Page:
Happiness, being happy, is a subjective state. What is “happy” for one person might not be for another one. But for the sake of this discussion I think we can agree that when we are happy we feel good, we are more in control of our behaviors, and we enjoy ourselves. Most people know how to be happy for the most part because they know what makes them happy. An activity they enjoy doing, a favorite restaurant, time with loved ones, success at work, the satisfaction of fulfilling responsibilities, etc. In behavioral terms, most people know how to meet natural contingencies of reinforcement, or how to obtain rewards.
For kids with special needs this doesn’t come naturally. They often live in a state of confusion and anxiety. Not only is it difficult for them to understand what’s going on around, they don’t know how to meet natural contingencies of reinforcement. In plain English, they don’t know how to achieve positive experiences. The chaotic organization of their behaviors can make them feel in a constant state of discontent. This can cause frustration, anger, disappointment to the people around them who then react with aversive methods of discipline. Which then feeds the cycle.
Therefore, it is our job as teachers and parents to rescue them. We need to teach them how to be happy. In the process, we can also manage their behaviors.
How do we do this?
As explained in my blog post titled “What’s your talent?” we do so by exposing them to experiences where they can feel a sense of success and achievement:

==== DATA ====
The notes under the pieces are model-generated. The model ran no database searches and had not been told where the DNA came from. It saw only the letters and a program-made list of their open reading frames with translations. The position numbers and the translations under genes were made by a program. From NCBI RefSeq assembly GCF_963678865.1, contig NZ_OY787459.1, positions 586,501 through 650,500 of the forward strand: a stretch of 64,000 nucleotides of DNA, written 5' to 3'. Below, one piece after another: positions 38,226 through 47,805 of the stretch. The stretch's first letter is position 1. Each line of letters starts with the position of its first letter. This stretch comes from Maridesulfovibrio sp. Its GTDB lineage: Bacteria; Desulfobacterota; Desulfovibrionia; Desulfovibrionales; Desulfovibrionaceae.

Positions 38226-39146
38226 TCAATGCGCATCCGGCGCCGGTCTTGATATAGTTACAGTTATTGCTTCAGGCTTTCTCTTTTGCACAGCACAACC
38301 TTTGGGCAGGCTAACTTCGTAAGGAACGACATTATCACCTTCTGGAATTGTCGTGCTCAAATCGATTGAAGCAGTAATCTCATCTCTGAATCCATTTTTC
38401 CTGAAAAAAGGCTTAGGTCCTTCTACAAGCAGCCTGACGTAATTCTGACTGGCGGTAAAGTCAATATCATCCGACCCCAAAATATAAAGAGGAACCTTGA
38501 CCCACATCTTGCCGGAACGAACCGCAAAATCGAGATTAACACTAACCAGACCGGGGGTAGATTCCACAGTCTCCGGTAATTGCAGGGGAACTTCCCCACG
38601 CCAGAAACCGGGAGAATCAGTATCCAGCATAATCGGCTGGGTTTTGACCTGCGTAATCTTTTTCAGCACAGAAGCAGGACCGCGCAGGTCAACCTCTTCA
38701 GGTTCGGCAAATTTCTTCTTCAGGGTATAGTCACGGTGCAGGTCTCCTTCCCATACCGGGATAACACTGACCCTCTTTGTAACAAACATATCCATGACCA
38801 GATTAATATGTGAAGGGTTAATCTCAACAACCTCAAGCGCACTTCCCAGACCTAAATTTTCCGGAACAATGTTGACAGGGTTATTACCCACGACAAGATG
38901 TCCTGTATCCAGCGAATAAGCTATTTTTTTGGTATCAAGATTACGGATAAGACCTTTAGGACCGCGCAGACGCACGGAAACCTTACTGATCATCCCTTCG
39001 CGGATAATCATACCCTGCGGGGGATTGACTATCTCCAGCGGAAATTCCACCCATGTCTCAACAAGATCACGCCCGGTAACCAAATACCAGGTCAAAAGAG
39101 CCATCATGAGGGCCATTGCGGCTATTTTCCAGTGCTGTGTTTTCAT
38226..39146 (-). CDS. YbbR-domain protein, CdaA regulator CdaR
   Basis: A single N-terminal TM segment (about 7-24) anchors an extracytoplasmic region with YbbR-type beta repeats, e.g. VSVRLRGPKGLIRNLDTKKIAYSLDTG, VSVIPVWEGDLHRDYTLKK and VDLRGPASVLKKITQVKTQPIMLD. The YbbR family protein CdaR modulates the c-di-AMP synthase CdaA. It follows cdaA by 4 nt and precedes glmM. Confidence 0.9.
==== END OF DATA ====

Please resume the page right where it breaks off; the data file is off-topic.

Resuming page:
1. Contrived rewards and praise have to be built into their daily schedule of activities, at home and at school. Instead of waiting for them to fail to reprimand them, let’s create the environment and provide them with the necessary support to succeed.
2. Catch them being good. Even during challenging situations make an effort to praise them for something. Do not focus exclusively on the “bad.”
3. As we discussed in a previous blog (See “Fun can change behaviors”), something as simple as fun is the easiest way to change people’s behavior for the better. For example, if a child is resisting brushing teeth, going into the bathroom together and singing a funny song may be motivation enough. If getting dressed is a struggle, initiate a game of tickle, act silly and turn getting dressed into something fun. Instead of demanding that a child clean up the toys, turn on some music, dance around and turn it into a game. Make it fun and you will make it easier.
4. Another way to help them be happy is to teach the child a more effective and appropriate way to get her needs met. If your child is having a hard time doing homework, for example, teach her to ask for breaks, or help.
Disciplining our kids is part of our job description as a parents and teachers. I know I’m doing my job right when I make them laugh/smile. I do that best when I’m enjoying my time with them. You need to have “fun” in your toolbox because fun is one of the most powerful tools of discipline.
Daniel Adatto, BCBA